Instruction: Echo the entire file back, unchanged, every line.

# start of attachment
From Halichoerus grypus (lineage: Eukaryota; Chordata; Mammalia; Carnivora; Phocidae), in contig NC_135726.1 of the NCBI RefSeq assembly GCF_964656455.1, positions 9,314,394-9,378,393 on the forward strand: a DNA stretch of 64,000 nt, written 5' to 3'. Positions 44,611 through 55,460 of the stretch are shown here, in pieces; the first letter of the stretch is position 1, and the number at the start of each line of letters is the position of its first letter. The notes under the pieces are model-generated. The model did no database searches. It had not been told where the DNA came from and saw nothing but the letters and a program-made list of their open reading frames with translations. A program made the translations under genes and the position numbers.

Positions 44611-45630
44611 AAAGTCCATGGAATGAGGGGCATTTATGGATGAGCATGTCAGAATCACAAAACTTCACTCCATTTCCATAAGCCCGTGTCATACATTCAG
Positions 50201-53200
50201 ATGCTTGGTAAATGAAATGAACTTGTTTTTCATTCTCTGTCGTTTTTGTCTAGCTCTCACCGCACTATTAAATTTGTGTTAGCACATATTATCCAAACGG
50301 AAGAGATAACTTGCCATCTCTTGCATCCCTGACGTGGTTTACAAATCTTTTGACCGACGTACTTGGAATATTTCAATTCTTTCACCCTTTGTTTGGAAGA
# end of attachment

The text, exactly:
From Halichoerus grypus (lineage: Eukaryota; Chordata; Mammalia; Carnivora; Phocidae), in contig NC_135726.1 of the NCBI RefSeq assembly GCF_964656455.1, positions 9,314,394-9,378,393 on the forward strand: a DNA stretch of 64,000 nt, written 5' to 3'. Positions 44,611 through 55,460 of the stretch are shown here, in pieces; the first letter of the stretch is position 1, and the number at the start of each line of letters is the position of its first letter. The notes under the pieces are model-generated. The model did no database searches. It had not been told where the DNA came from and saw nothing but the letters and a program-made list of their open reading frames with translations. A program made the translations under genes and the position numbers.

Positions 44611-45630
44611 AAAGTCCATGGAATGAGGGGCATTTATGGATGAGCATGTCAGAATCACAAAACTTCACTCCATTTCCATAAGCCCGTGTCATACATTCAG
Positions 50201-53200
50201 ATGCTTGGTAAATGAAATGAACTTGTTTTTCATTCTCTGTCGTTTTTGTCTAGCTCTCACCGCACTATTAAATTTGTGTTAGCACATATTATCCAAACGG
50301 AAGAGATAACTTGCCATCTCTTGCATCCCTGACGTGGTTTACAAATCTTTTGACCGACGTACTTGGAATATTTCAATTCTTTCACCCTTTGTTTGGAAGA